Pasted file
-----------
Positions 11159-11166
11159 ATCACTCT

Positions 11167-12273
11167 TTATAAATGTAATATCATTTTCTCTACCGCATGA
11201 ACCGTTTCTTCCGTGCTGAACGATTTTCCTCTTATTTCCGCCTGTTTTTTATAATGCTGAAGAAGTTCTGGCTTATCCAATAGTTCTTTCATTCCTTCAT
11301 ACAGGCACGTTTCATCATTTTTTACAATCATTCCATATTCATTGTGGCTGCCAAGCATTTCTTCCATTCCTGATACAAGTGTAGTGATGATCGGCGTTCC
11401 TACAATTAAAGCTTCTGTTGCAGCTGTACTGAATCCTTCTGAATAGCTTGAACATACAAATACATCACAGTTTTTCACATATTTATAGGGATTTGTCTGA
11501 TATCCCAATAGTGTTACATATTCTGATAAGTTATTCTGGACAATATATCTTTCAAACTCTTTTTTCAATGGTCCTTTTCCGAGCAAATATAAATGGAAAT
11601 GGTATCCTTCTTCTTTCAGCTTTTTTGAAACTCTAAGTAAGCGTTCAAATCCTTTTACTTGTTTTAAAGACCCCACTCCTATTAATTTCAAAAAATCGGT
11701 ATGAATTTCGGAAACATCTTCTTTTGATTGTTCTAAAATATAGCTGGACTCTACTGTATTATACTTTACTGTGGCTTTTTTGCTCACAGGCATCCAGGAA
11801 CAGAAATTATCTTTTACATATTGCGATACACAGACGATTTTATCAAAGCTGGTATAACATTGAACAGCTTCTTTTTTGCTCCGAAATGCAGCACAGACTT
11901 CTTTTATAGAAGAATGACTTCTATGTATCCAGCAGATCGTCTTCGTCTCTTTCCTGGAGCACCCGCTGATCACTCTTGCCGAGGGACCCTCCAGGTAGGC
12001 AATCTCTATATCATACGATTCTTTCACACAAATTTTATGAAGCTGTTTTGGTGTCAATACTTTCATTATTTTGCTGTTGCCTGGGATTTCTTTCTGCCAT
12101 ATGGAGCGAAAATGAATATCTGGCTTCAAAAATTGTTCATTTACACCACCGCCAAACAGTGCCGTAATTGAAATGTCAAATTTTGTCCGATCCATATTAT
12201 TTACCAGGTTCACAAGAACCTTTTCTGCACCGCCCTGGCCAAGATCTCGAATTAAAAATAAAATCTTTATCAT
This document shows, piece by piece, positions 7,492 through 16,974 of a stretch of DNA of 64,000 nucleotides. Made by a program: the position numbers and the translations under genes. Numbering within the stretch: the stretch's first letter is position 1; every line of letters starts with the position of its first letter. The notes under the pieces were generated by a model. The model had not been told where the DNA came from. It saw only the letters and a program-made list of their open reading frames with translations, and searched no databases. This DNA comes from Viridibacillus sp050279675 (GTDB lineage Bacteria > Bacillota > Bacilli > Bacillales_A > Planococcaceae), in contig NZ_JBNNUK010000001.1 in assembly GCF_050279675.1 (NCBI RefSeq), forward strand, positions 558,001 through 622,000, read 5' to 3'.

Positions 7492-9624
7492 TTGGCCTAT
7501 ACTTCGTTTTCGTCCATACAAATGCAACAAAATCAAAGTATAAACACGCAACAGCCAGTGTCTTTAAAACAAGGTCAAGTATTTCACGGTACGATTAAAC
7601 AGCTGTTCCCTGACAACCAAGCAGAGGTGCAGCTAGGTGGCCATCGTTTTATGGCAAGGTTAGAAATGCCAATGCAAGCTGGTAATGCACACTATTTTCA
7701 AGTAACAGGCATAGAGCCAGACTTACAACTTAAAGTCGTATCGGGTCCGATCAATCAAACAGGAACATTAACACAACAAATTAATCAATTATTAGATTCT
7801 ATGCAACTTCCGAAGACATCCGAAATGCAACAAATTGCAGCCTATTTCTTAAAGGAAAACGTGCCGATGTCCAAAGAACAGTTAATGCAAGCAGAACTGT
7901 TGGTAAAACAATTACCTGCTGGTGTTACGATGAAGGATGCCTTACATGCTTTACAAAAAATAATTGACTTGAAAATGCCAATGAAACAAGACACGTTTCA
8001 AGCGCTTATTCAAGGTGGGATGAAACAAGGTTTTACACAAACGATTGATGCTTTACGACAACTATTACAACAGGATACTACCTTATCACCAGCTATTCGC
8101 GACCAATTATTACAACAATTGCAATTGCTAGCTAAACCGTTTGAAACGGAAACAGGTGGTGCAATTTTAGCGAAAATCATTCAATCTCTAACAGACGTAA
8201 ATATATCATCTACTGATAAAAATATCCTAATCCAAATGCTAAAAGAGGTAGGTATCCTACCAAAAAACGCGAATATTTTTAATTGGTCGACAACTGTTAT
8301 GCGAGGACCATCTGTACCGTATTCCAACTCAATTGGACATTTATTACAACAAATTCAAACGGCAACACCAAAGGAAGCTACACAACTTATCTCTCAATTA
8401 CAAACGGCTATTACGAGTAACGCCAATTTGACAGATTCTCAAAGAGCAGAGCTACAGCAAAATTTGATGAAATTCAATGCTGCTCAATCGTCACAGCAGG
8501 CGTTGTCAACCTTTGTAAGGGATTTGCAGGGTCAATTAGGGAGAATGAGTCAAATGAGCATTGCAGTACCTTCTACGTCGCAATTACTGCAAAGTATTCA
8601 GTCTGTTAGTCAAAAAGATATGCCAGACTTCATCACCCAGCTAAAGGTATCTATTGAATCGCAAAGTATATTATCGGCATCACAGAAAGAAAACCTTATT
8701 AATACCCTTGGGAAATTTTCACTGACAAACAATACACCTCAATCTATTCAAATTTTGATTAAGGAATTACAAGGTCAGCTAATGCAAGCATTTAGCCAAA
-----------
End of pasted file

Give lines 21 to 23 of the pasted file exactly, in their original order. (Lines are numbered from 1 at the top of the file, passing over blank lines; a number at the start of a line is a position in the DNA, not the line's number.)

7701 AGTAACAGGCATAGAGCCAGACTTACAACTTAAAGTCGTATCGGGTCCGATCAATCAAACAGGAACATTAACACAACAAATTAATCAATTATTAGATTCT
7801 ATGCAACTTCCGAAGACATCCGAAATGCAACAAATTGCAGCCTATTTCTTAAAGGAAAACGTGCCGATGTCCAAAGAACAGTTAATGCAAGCAGAACTGT
7901 TGGTAAAACAATTACCTGCTGGTGTTACGATGAAGGATGCCTTACATGCTTTACAAAAAATAATTGACTTGAAAATGCCAATGAAACAAGACACGTTTCA